A strong yen might be bad news
Despite the Bank of Japan’s unprecedented adoption of negative interest rates in January, the Japanese currency, which hovered around 125 yen against the U.S. dollar until last June, recently soared to around 107 yen. A new low for the currency stood at 107.91 on April 7.
Economic experts and market analysts have no disagreement about the fact that the yen has made a turnaround from depreciation to appreciation, largely owing to global funds hunting for safer assets. Slower-than-expected rate hikes by the U.S. Federal Reserve are also adding to the yen’s strengthening, making the dollar weaker.
“Since the Bank of Japan’s adoption of negative interest rates, market trust in Japanese monetary policy has been undermined, and doubts about its effect rose, making the yen appreciate,” said Park Hyung-joong, a researcher at Daishin Securities. “The yen is getting stronger due to increasing preferences for safer assets as investors’ concerns about global recovery are mounting.”
Considering that the monetary policy has lost market trust, the researcher said, additional monetary measures by the Bank of Japan will not improve the situation at all.
“Such strong preference for safe assets will mean that the prices of risky assets, especially financial assets in advanced markets, will be adjusted, and this is not a good sign for the global economy,” Park said.
About two years ago, when the yen began to go down in response to the introduction of Abenomics, there were immense worries about the falling profitability of Korean exporters, who were projected to lose price competitiveness against Japanese rivals in overseas markets.
History teaches us that a strong yen helps increase the profits of Korean exporters, and that this is an important factor for Korea’s overall growth since the Korean economy is highly dependent on exports, leading to an upbeat mood in the stock market. This could also link to a hike in the benchmark interest rate in the long run.
However, some argue that this may no longer apply. Since the strong yen is the result of global investors’ preference for safer assets, which is the exact opposite of what Abenomics aimed to achieve, how it will affect the performance of Korea’s exporters and stock market remains to be seen.
Considering that the U.S. dollar is projected to remain weak while the yen strengthens, Korean firms with Japanese rivals may breathe a sigh of relief. But weak global economic performance, including China’s slowed growth and a slower-than-expected recovery in the United States, are not going to help improve the profitability of Korean exporters.
“Because the weak yen was not a direct cause for the recent falls in Korean exports, the strong yen might not be the single factor that can ramp up Korea’s exports,” said Kim Yong-gu, a researcher at Hana Financial Investment. “So we shouldn’t get too excited about immediate improvements in the performance of exporters.”
On Korea’s monetary policy direction, the strong yen is forecast to have an effect, whether direct or not.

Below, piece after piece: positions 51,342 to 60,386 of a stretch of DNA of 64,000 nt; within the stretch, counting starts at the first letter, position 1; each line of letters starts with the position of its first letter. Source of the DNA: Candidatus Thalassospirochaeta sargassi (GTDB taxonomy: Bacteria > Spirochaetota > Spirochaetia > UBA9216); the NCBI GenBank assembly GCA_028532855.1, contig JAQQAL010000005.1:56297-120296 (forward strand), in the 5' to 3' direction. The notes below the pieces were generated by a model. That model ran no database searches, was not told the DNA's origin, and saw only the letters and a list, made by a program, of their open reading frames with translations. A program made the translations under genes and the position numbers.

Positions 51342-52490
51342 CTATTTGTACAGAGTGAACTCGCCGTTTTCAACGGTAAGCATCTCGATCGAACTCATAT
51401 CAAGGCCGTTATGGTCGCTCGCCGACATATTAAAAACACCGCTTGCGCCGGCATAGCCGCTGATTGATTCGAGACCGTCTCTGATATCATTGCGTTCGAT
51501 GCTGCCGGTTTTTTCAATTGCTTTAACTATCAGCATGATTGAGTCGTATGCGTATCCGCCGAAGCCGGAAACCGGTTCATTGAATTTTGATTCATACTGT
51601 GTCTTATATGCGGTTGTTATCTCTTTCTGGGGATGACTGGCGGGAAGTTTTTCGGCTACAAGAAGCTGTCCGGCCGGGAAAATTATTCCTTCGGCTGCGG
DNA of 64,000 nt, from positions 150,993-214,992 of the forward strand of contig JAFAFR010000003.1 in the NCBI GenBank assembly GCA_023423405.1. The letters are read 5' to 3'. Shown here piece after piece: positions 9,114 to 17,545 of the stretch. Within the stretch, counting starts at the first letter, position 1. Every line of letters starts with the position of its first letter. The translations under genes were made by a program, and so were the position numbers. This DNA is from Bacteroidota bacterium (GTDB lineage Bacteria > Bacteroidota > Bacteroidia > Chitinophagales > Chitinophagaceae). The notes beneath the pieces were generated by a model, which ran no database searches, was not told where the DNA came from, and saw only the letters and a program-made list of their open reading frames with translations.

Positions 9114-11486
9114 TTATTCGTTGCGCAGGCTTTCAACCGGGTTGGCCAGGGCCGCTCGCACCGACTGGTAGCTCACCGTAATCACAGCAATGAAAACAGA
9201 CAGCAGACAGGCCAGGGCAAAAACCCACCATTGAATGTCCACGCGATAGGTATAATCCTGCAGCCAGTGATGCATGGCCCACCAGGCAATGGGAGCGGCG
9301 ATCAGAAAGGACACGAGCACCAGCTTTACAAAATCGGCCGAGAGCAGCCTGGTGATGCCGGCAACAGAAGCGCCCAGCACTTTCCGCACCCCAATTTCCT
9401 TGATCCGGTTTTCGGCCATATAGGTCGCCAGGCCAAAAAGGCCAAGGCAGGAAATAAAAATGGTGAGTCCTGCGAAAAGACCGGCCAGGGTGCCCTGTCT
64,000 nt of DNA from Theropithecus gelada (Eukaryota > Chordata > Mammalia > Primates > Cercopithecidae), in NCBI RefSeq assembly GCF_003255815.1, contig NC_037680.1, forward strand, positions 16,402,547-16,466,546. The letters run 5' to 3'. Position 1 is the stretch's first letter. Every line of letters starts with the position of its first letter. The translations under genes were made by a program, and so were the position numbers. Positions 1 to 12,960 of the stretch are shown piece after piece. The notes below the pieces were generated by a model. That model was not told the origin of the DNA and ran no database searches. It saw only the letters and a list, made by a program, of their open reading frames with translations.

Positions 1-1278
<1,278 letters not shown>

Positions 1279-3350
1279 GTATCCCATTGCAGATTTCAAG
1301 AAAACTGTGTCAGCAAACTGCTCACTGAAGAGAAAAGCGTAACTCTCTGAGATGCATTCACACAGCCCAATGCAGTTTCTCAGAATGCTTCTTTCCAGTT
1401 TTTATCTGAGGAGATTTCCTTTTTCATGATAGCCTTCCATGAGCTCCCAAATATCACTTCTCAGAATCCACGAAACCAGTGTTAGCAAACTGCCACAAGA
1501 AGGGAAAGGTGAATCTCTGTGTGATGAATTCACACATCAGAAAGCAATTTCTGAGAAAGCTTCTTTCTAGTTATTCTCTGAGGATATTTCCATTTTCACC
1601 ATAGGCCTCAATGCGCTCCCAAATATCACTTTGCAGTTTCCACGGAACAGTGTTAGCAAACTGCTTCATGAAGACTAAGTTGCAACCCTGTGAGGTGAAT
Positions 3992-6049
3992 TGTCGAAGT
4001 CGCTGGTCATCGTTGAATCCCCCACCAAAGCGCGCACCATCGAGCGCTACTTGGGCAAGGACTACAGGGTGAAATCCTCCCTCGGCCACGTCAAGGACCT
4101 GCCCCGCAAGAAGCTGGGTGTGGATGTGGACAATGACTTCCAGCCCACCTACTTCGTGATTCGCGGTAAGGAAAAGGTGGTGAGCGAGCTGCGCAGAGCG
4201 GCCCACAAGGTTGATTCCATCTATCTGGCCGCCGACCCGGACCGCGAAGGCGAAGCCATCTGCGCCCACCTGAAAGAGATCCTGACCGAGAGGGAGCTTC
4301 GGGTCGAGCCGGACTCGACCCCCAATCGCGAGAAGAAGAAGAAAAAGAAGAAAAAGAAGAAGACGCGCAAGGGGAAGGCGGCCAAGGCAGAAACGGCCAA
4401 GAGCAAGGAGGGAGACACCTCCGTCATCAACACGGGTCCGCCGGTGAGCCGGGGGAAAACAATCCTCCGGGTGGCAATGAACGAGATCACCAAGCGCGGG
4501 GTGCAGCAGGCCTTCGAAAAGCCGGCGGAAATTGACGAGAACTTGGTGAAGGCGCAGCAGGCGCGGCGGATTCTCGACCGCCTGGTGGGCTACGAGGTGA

Considering that the yen is now attracting global investors, the Korean central bank is likely most concerned with the possible outflow of foreign capital from the local market, which is the opposite effect that a strong yen has had in the past. In this case, the Korean stock market could go bearish, increasing the need for a rate cut.
According to a report titled “A Different Angle on the Strong Yen,” released by Korea Asset Investment Securities, the probability of the Bank of Korea lowering its key rate in the near future is higher, given that the yen’s appreciation is reflecting investors’ appetite for safer assets.
“If it turns out that the yen is getting stronger because investors want safer assets, the likelihood for a rate cut gets higher,” said Gong Dong-rak, head of macroeconomic analysis at the brokerage.
“The strong yen is having different effects on the Korean stock market compared to the past, for example, when the won-yen exchange rate soared last year and stock prices of transportation equipment makers, one of the most sensitive industrial sector to the yen, declined.”
The researcher believes that the Bank of Korea will lower the benchmark interest rate by 0.25 percentage points at the upcoming monetary policy committee meeting on April 20.
On the other hand, some claim that such an unexpected appreciation of the yen could deter the Korean central bank from a rate cut if the yen’s current move is judged to be out of control of the Japanese monetary policy maker.
“The strong yen, in spite of the Bank of Japan’s negative interest rates policy, may signal that the central bank’s policy is losing market trust,” said an analyst at a securities brokerage firm. “If this perception becomes widespread, it won’t be easy for the Bank of Korea to cut its rate.”
In the March monetary policy committee meeting, the seven committee members agreed that a monetary policy decision has its limits, especially when major causes of slow economic growth are structural problems.
BY SONG SU-HYUN [firstname.lastname@example.org]